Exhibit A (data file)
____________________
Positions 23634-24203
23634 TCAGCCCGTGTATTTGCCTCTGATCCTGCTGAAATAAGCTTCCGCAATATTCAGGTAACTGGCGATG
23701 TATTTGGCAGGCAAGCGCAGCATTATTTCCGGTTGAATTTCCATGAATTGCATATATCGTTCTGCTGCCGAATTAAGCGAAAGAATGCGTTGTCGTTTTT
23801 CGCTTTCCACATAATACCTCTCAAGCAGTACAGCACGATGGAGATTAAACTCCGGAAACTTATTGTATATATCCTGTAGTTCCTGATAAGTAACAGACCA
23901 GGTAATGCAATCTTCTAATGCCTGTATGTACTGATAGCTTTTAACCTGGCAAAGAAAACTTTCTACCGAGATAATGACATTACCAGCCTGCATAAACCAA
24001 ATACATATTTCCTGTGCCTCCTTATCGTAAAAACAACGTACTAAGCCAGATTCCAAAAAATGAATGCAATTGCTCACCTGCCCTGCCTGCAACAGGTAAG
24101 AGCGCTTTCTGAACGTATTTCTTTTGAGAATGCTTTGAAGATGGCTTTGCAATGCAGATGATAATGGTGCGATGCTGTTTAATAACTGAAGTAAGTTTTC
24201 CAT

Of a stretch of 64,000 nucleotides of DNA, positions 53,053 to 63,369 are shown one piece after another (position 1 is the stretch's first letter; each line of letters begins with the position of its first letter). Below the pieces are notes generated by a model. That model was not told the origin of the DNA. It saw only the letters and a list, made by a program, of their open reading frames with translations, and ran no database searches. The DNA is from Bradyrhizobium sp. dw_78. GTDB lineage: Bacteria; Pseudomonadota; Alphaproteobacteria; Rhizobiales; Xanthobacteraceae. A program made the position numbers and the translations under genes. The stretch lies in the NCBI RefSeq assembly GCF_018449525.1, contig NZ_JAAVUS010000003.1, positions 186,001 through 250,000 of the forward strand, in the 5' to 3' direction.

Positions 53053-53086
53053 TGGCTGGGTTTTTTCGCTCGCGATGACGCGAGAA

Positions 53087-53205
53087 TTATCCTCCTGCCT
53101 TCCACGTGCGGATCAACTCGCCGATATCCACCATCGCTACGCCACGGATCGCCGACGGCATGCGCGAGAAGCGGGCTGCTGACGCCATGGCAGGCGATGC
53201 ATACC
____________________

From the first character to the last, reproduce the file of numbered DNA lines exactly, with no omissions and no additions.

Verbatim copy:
Positions 23634-24203
23634 TCAGCCCGTGTATTTGCCTCTGATCCTGCTGAAATAAGCTTCCGCAATATTCAGGTAACTGGCGATG
23701 TATTTGGCAGGCAAGCGCAGCATTATTTCCGGTTGAATTTCCATGAATTGCATATATCGTTCTGCTGCCGAATTAAGCGAAAGAATGCGTTGTCGTTTTT
23801 CGCTTTCCACATAATACCTCTCAAGCAGTACAGCACGATGGAGATTAAACTCCGGAAACTTATTGTATATATCCTGTAGTTCCTGATAAGTAACAGACCA
23901 GGTAATGCAATCTTCTAATGCCTGTATGTACTGATAGCTTTTAACCTGGCAAAGAAAACTTTCTACCGAGATAATGACATTACCAGCCTGCATAAACCAA
24001 ATACATATTTCCTGTGCCTCCTTATCGTAAAAACAACGTACTAAGCCAGATTCCAAAAAATGAATGCAATTGCTCACCTGCCCTGCCTGCAACAGGTAAG
24101 AGCGCTTTCTGAACGTATTTCTTTTGAGAATGCTTTGAAGATGGCTTTGCAATGCAGATGATAATGGTGCGATGCTGTTTAATAACTGAAGTAAGTTTTC
24201 CAT

Of a stretch of 64,000 nucleotides of DNA, positions 53,053 to 63,369 are shown one piece after another (position 1 is the stretch's first letter; each line of letters begins with the position of its first letter). Below the pieces are notes generated by a model. That model was not told the origin of the DNA. It saw only the letters and a list, made by a program, of their open reading frames with translations, and ran no database searches. The DNA is from Bradyrhizobium sp. dw_78. GTDB lineage: Bacteria; Pseudomonadota; Alphaproteobacteria; Rhizobiales; Xanthobacteraceae. A program made the position numbers and the translations under genes. The stretch lies in the NCBI RefSeq assembly GCF_018449525.1, contig NZ_JAAVUS010000003.1, positions 186,001 through 250,000 of the forward strand, in the 5' to 3' direction.

Positions 53053-53086
53053 TGGCTGGGTTTTTTCGCTCGCGATGACGCGAGAA

Positions 53087-53205
53087 TTATCCTCCTGCCT
53101 TCCACGTGCGGATCAACTCGCCGATATCCACCATCGCTACGCCACGGATCGCCGACGGCATGCGCGAGAAGCGGGCTGCTGACGCCATGGCAGGCGATGC
53201 ATACC